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Platform and language agnostically, how is sprite batching defined? It seems as though there are many different techniques for lessening the amount of work when drawing, and that they are often lumped with "batching". It occurs to me that there may not be a real answer, but perhaps someone here has found something I have not.

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Technically, "batching" is putting multiple actions and their data into one data structure so it all can be executed at once rather than individually.

The biggest bottleneck of modern GPUs is not their working power, but the communication between your game running on the CPU and the GPU. Each package of data sent to the GPU has an overhead, but the overhead of a small package is just as big as that of a big package, so it's a big gain when you send one big package rather then a hundred smaller ones. And that's what batching is; making one big package out of all those smaller ones.

Batching is particularly useful for sprites because of the ridiculously small amount of data per sprite; four vertices and four tex coords. So the overhead of the small package is proportionally big.

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+1 for mentioning the latency problem; this is the very same principle as also applies to network traffic and disk I/O - in the general case, very few big batches trumps lots of small batches. –  Jimmy Shelter Jul 24 '12 at 19:07
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It's not a tightly-defined technical term. Batching is basically any system where you perform multiple operations as a set rather than individually, and often this is done because it's more efficient to do so. The efficiency gains usually come from being able to re-use some or all of the context that the operation requires.

So, sprite batching is just any system that lets you draw multiple sprites at once and hopefully gain some efficiency from it. Usually the benefit is that your sprite batch is all using the same texture, so you can draw all the sprites in the batch without changing texture, which is a relatively slow operation.

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Sprite batching is the method of submitting multiple sprites to the GPU with a single draw call.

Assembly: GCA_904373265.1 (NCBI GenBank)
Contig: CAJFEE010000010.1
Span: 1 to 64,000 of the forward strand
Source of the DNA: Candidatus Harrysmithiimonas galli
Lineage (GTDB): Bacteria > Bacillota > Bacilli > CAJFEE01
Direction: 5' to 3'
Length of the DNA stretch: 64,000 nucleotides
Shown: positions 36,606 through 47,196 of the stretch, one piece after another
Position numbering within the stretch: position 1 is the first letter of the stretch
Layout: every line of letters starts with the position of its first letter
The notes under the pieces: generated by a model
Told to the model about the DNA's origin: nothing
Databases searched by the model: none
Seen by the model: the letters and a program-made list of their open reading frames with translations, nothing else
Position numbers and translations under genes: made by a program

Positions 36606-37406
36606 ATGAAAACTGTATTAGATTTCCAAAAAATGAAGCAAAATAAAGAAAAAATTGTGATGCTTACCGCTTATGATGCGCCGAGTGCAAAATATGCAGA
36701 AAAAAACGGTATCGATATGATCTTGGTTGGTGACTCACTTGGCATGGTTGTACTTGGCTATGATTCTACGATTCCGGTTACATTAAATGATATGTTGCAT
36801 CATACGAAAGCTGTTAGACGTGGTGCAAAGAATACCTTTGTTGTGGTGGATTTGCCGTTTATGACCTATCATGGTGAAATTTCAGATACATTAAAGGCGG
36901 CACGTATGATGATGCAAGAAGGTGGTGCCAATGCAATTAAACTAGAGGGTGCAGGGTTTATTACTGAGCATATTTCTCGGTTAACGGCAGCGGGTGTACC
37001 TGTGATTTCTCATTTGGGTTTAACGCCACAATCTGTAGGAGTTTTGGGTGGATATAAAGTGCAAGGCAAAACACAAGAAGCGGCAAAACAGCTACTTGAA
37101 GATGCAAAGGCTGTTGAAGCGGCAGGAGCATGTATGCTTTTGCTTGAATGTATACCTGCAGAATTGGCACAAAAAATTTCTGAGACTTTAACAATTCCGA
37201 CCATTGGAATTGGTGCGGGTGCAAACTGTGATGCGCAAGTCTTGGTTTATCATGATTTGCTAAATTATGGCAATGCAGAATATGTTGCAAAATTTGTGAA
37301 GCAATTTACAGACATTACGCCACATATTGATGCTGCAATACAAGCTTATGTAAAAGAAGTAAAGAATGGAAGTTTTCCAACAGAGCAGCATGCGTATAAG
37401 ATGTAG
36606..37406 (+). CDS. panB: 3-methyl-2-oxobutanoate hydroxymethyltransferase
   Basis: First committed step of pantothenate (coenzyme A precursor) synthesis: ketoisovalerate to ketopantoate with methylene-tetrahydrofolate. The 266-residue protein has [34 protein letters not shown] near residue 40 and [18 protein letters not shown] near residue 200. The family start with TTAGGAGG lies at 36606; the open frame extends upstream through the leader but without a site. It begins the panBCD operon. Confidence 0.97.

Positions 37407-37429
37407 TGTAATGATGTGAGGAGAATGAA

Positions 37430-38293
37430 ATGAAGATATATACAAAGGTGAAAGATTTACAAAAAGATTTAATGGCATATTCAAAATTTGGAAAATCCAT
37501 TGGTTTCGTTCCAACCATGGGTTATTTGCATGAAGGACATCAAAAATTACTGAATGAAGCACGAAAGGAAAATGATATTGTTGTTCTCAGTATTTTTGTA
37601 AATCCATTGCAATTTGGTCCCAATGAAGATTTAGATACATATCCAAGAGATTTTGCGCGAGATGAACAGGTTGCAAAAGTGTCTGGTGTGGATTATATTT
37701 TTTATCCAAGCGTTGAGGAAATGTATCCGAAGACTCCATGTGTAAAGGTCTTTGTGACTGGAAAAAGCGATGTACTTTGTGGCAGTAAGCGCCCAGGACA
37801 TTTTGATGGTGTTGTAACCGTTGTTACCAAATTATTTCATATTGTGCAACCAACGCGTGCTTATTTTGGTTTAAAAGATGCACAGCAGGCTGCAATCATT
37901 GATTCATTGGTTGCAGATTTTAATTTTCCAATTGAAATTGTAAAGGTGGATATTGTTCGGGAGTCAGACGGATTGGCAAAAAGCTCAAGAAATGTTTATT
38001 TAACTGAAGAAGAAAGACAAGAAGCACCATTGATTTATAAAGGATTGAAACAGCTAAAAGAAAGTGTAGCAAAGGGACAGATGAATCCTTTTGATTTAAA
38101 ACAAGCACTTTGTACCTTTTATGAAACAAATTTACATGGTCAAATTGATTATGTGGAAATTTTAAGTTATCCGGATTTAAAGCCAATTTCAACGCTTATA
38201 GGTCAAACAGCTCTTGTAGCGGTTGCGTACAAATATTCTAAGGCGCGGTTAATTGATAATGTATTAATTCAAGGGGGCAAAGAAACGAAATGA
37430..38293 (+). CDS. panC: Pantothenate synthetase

Neither of the other answers point out the real point of doing this: minimizing state changes and GPU command submissions. If you have 100 sprites I draw, each with their own texture, the hardware can only process one sprite at a time. The dozens or even thousands of shader cores end up barely being utilized, and the GPU spends far too much time configuring its render state for texture switches.

If you put all your sprite images into an atlas, you can minimize the state changes needed to draw. The driver may even be able to automatically combine sprite draw requests into a single batch so that the hardware can be fully utilized, but this is not guaranteed or likely.

If you use a sprite atlas and then create a single VBO with all your sprites quads filled into it, an make a single draw request with that data, you are guaranteed that the hardware is fully utilized and all of your sprites are rendered in parallel.

Sprite batching then is doing that very thing: putting as many of your sprites as possible into a single VBO using a single atlas that is submitted to the GPU with a single draw call, maximizing GPU usage.

There are other ways to do sprite batching (like hardware instancing, using geometry shaders, etc), and other benefits to doing so, but the gist of it is that batching means drawing multiple objects per draw call.

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-1: Minimizing the state changes isn't "the point" of the batching. It's just a requirement comming from the way OpenGL is structured. (It is the point of texture atlases, but those weren't asked for.) The question specifially asks for a "Platform and language agnostically" definition. –  Mr. Beast Jul 24 '12 at 20:17
    
So the method of drawing everything to a backbuffer first solves this problem how? Isn't the data still being manipulated one at a time to a single image in memory, and then pushed to the front buffer? I think my understanding must be a bit flawed. –  Bloodyaugust Jul 25 '12 at 15:06
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Mr. Beast: it has nothing to do with OpenGL or any platform or language. It's how the very hardware itself actually works, on all platforms and all graphics APIs using any language. –  Sean Middleditch Jul 26 '12 at 1:13
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